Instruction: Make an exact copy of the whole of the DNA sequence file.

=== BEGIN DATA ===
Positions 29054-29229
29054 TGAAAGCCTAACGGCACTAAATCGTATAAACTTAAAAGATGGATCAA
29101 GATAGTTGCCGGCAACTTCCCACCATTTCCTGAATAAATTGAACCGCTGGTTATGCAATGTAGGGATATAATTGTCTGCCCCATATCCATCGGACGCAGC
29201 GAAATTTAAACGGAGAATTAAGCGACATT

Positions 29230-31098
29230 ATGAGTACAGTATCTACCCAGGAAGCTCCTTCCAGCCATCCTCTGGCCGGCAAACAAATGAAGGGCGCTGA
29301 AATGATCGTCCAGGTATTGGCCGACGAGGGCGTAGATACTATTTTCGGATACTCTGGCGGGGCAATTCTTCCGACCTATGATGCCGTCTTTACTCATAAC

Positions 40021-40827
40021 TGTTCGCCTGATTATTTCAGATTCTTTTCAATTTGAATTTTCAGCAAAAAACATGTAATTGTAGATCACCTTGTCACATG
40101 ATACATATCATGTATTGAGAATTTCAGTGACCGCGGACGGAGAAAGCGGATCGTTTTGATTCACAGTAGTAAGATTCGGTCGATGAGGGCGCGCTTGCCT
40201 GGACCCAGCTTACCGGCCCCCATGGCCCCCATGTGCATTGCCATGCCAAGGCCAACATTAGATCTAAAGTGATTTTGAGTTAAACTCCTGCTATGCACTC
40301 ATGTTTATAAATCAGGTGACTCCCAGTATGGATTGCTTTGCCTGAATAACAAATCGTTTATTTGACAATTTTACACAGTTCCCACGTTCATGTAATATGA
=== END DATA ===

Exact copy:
Positions 29054-29229
29054 TGAAAGCCTAACGGCACTAAATCGTATAAACTTAAAAGATGGATCAA
29101 GATAGTTGCCGGCAACTTCCCACCATTTCCTGAATAAATTGAACCGCTGGTTATGCAATGTAGGGATATAATTGTCTGCCCCATATCCATCGGACGCAGC
29201 GAAATTTAAACGGAGAATTAAGCGACATT

Positions 29230-31098
29230 ATGAGTACAGTATCTACCCAGGAAGCTCCTTCCAGCCATCCTCTGGCCGGCAAACAAATGAAGGGCGCTGA
29301 AATGATCGTCCAGGTATTGGCCGACGAGGGCGTAGATACTATTTTCGGATACTCTGGCGGGGCAATTCTTCCGACCTATGATGCCGTCTTTACTCATAAC

Positions 40021-40827
40021 TGTTCGCCTGATTATTTCAGATTCTTTTCAATTTGAATTTTCAGCAAAAAACATGTAATTGTAGATCACCTTGTCACATG
40101 ATACATATCATGTATTGAGAATTTCAGTGACCGCGGACGGAGAAAGCGGATCGTTTTGATTCACAGTAGTAAGATTCGGTCGATGAGGGCGCGCTTGCCT
40201 GGACCCAGCTTACCGGCCCCCATGGCCCCCATGTGCATTGCCATGCCAAGGCCAACATTAGATCTAAAGTGATTTTGAGTTAAACTCCTGCTATGCACTC
40301 ATGTTTATAAATCAGGTGACTCCCAGTATGGATTGCTTTGCCTGAATAACAAATCGTTTATTTGACAATTTTACACAGTTCCCACGTTCATGTAATATGA